Nixon was exposed to potentially harmful ionising radiation while staying at the US ambassador’s residence in Moscow during the first days of his trip, said secret service documents obtained by the National Security Archive at George Washington University.
He was vice president at the time.
The threat was not made known to the vice president following a decision taken by then US envoy to Moscow, Llewellyn Thompson, and a senior member of Nixon’s entourage, Vice Admiral Hyman Rickover.
The state department was informed of the incident 17 years later in 1976, when a member of Nixon’s secret service team, James Golden, revealed detection equipment known as Radiac Dosimeters, had “measured significant levels of radiation” in and around the vice president’s sleeping quarters at Spaso House.
Golden claimed he was later informed that he had been exposed to “massive dosages” of ionising radiation emanating from an atomic battery used by the Soviet intelligence to power bugging devices such as radio transmitters.
Analyst William Burr, who made the request to the Nixon Presidential Library to obtain the records, said: “This unusual and virtually unknown Cold War episode deserves more attention so the mysteries surrounding it can be resolved.”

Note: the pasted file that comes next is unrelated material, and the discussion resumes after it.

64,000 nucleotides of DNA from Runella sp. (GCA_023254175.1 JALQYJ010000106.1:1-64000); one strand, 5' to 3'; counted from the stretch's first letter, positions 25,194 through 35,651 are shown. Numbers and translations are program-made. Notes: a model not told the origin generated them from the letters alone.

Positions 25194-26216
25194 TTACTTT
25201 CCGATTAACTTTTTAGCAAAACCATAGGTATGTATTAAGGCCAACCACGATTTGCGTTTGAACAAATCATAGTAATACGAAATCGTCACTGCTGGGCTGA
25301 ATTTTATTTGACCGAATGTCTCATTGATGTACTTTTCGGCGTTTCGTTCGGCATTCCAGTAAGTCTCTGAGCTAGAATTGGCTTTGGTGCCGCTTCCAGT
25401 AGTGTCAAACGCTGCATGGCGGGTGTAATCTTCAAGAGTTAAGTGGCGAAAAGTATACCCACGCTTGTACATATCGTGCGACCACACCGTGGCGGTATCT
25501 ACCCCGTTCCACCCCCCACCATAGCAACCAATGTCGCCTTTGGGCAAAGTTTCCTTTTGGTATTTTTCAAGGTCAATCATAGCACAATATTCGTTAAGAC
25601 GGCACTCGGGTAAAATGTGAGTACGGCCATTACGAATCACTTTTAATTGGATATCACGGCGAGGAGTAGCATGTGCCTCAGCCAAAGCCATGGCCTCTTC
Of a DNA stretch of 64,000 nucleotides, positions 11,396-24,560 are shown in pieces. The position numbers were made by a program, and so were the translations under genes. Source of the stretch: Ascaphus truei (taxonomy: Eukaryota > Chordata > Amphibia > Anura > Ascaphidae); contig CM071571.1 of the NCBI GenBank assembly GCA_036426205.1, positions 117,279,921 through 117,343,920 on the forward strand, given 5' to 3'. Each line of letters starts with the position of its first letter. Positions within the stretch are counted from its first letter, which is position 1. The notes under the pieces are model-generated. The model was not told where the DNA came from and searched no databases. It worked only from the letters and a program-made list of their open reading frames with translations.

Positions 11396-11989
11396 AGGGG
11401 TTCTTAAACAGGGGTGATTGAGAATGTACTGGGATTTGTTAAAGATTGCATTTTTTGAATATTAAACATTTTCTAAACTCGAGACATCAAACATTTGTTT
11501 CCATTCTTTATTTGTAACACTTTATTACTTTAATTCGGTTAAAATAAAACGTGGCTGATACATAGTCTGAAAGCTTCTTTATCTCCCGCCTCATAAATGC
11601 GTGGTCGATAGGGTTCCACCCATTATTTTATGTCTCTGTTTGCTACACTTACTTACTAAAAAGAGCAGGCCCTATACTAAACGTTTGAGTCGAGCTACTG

The Spaso House was reportedly the location of a previous Soviet eavesdropping operation.
American technicians in 1952 discovered a small, sophisticated listening device hidden in a wooden carving of the “Great Seal” of the US, which was a gift from Soviet girl scouts to the wartime and post-Second World War US ambassador Averell Harriman in 1946.
The device remained a secret for six years because its power source was generated by radio frequency waves beamed at Spaso House from a “van parked across the street”.
Prior to his visit to Soviet Moscow, Nixon was asked by a member of his secret service if he wanted radiation detection devices taken on the trip. The vice president agreed to more discreet dosimeters, while refusing to wear one himself to keep the discussion a secret.
On 23 July 1959, dosimeters brought to detect the radiation levels provided readings of up to 15 roentgen per hour during an inspection of Nixon’s quarters.
While the levels were far from lethal exposure, the permissible standard for occupational exposure in the US was 5 roentgen per year.
Assuming the rooms were bugged after the discovery of radiation levels, secret service agents, the next morning, started “berating the Russians in loud voices” and “cursing them for pulling a trick like this”.
“We sat down on the beds facing each other and began berating the Russians in loud voices cursing them for pulling a trick like this and wondering in loud voices why they were taking us for fools and asking each other if they thought they were going to get away with doing this,” Golden said.
The radiation stopped by the afternoon.